Thank you, from Iran

thnks. a lot. ive been looking for a website like explaining math intuitively. i hope that one day you will come up with an article explaining fourier transform in a similar fashion. again thank a lot.

@Luis: Thank you for the comment, really glad it was helpful. I think the Fourier transform would be a great topic, I need to study it more to move beyond an “academic” understanding into an intuitive one. But once that happens I’ll be writing about it :).

In the division portion, why is (3+4i) divided by the magnitude squared of (1+i) and simply just the magnitude?

@Steve: Great question – I should make this more clear.

==========

We can approach it intuitively:

```
* Rotate by opposite angle: multiply by (1 - i) instead of (1 + i)
```

[Note: When we multiply by (1-i) we cancel out the angle just like dividing by (1+i) would. However, we end up scaling the number by the size of (1-i).]

```
* Divide by magnitude squared: divide by |sqrt(2)|^2 = 2
```

[We need to divide twice: first, by the size of (1-i), because we multiplied by it above, and second by the size of (1+i), which was part of the original division. Both have the same size (just reflections of the same angle)].

So, we have to divide twice: once for the original (1+i), and again to cancel the “side effect” of multiplying by (1-i) in the first step.

If we wanted, we could just multiply by (1-i)/sizeof(1-i) to remove the angle and keep the same size, all in one step. Then we could divide by the sizeof(1+i) as we intended in the beginning.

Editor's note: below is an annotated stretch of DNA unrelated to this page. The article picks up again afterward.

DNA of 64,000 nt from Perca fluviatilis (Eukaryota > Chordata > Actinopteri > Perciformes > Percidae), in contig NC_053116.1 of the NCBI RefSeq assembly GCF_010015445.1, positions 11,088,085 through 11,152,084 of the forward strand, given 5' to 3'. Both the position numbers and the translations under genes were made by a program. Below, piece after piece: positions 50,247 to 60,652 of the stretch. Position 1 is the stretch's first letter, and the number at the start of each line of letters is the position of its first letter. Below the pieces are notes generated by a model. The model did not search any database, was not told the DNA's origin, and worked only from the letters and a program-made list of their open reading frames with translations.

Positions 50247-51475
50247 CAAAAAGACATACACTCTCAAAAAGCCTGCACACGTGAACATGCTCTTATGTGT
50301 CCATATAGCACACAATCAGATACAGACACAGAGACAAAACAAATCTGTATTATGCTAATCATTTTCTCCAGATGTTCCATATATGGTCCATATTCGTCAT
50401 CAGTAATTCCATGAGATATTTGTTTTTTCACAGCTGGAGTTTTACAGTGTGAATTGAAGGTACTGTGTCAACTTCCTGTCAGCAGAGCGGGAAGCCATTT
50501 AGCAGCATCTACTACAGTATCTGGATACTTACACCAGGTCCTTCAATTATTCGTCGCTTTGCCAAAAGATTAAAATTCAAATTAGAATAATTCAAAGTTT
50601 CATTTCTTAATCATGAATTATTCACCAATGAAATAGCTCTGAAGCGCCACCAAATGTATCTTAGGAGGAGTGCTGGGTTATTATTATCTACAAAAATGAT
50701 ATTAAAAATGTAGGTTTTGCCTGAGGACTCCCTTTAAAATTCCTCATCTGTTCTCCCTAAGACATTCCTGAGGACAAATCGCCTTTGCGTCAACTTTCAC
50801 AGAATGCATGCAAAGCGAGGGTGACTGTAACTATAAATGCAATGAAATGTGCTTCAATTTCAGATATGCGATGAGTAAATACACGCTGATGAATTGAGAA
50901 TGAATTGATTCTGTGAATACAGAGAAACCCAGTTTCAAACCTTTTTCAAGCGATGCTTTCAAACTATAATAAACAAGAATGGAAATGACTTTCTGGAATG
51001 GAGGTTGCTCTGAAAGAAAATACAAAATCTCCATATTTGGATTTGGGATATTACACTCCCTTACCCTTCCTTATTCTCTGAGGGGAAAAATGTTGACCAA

Hope this helps!

Thanks for the explanation - very easily understood. Anyone have any ideas on how to visualize taking a number to the power of i? I’m trying to better understand Euler’s identity (e^(i*pi)+1=0). Thanks again,

Micah

@Micah: Thanks, glad you enjoyed it. Euler’s identity is a great use of complex numbers – one way to visualize it is seeing e^i*x as saying you need to change by x% in the “i” (perpendicular), vs in the real dimension. Constantly changing in a perpendicular direction will move you in a circle, leading to the full formula. I’d like to write more on this in a future article :).

[…] Complex numbers: visual introduction, intuitive arithmetic […]

Kalid, Delicious work…

When calculating the magnitude |a + bi|, why is the “i” term left out of SQRT(a^2 + b^2)? I know it would give the wrong answer, but isn’t “i” part of the original complex number?

@John: Great question! The “i” in the original number is more of a direction designation, and says you’re going b units in the i direction.

If I said I walked 3 blocks East and 4 blocks North, I might write it as:

3E + 4N

With our normal numbers, we assume everything is a real number (East/West) so can just write

3 + 4N

And if I wanted to find the total distance traveled, using the pythagorean theorem I’d do sqrt(3^2 + 4^2) = 5.

Note that N (or i) is just a way to designate that the quantity is in a different, 90-degree direction. The pythagorean theorem assumes this (in fact, requires it; it only works in right triangles) so we don’t need i in the calculation. I hope this helps!

Haha! This is just great! I’ve used Cnum’s when coding fractals, but never really understood the concept. I’m a better man now. You explain really, really well. And i love your humour.

GR8 man! Vivid explanations!!!I wish u 'd been my Math tutor @ college…I 'd taken up math as my career! Nevertheless…I m enjoying it now!!! Thanks man!!!